Split over May’s plan for opt-out organ donation

Board says removal of organs raises religious issues, while transplant experts within the community hailed the move


Jewish medical experts are overwhelmingly backing a proposed change to the organ donor system, despite significant reservations aired by the Board of Deputies.

During her speech at the Conservative Party conference last week, Theresa May said the government would set up a public consultation on organ donation, including switching from the current “opt-in” system, where patients give consent for the use of their organs, to “opt-out”, where organs are presumed to be available for transplant unless objections have been recorded.

The Board responded that “while, in principle, Judaism encourages organ donation in order to save lives… the removal of organs raises religious issues, centring on the point at which death is presumed to occur. The government will need to consult carefully in order to protect freedom of religious practice.”

In its “Jewish manifesto” published before the general election in June, the Board said it “prefers the continuation of an ‘opt-in’ process, with regular encouragement, to an ‘opt-out’ process. This is because the latter risks a person having their organs taken against their and their families’ wishes, which could cause very grave distress to families of the deceased.”

However, transplant experts within the Jewish community hailed the possible change. Jeremy Crane, a consultant transplant and vascular surgeon, described it as “a very positive step forward, opening up conversations within families with the aim of organ donation becoming a societal norm”.

He argued that “until these conversations turn into action, the UK’s ethnic communities will continue to suffer in particular. Our patients are dying daily due to a shortage of organs.”

Anthony Warrens, a professor of renal and transplantation medicine, said that “about three people die in the UK needlessly on the transplant waiting list every day just because we don’t have enough organs to save their lives. Yet we know most people would like to donate if given the chance.

“The change from an “opt-in” to an “opt-out” presumption is likely to change that and save many, many lives. So we need to have a very good reason for opposing it. Anyone who does not wish to donate his or her organs will have full rights to register their objection and not do so. All that is being asked is that people think about it and make an active decision. With the lives of so many people at stake, that doesn’t seem such a big ask.”

A spokesperson for the Chief Rabbi’s office confirmed that his “longstanding position… reflects that of the Board of Deputies, which consults with the chief rabbinate on the issue.”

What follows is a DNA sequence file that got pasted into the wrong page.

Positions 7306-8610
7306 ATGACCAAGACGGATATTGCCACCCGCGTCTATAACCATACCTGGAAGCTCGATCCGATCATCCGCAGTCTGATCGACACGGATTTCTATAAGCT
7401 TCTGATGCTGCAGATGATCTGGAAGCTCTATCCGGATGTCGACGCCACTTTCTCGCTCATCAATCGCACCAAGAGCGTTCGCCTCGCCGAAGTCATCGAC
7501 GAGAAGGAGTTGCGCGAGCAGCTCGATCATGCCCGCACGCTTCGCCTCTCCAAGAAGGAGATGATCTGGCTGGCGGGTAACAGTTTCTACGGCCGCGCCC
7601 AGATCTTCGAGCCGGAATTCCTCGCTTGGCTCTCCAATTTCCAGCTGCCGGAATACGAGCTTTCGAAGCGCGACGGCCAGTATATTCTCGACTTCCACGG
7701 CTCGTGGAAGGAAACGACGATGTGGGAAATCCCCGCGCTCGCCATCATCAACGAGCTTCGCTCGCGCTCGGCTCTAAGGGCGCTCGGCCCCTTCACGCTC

However, representatives of other communal denominations praised the idea.

Rabbi Jonathan Wittenberg, senior rabbi of Masorti Judaism UK, said: “Our body is the gift of God, and for organs to be used for pikuach nefesh — to save life, is a great mitzvah. We would encourage organ donation and have no difficulty with opt-out rather than opt-in, so long as there are adequate safeguards for the [organ donation] process.”

Rabbi Danny Rich, senior rabbi of Liberal Judaism, said he had “long been an advocate of the ‘opt out’ position. If as a result more organs become available for transplant then, in accord with the Jewish principle of pikuach nefesh, who would not welcome this?”

Elliott Goss, a member of Edgware Reform Synagogue, was diagnosed with acute kidney failure last year. The wait for a kidney via a deceased donor was not an option because the waiting list is five years long. He managed to receive a kidney via a new pooling initiative, where his wife donated one of her kidneys to an anonymous donor and he received one suitable for him in return.

“For me this is a no-brainer, having been on dialysis for nine months,”, he said, describing the need for a larger pool of donors as “critical. “Others spend years waiting for a donor. And obviously some people die and never get a donor.”

He added: “The impact on the NHS will be interesting because they’re under massive strain as it is, and with the pool of organs being donated at a quicker rate there’s going to be a strain to perform the operations.”

Share via

Want more from the JC?

To continue reading, we just need a few details...

Want more from
the JC?

To continue reading, we just
need a few details...

Get the best news and views from across the Jewish world Get subscriber-only offers from our partners Subscribe to get access to our e-paper and archive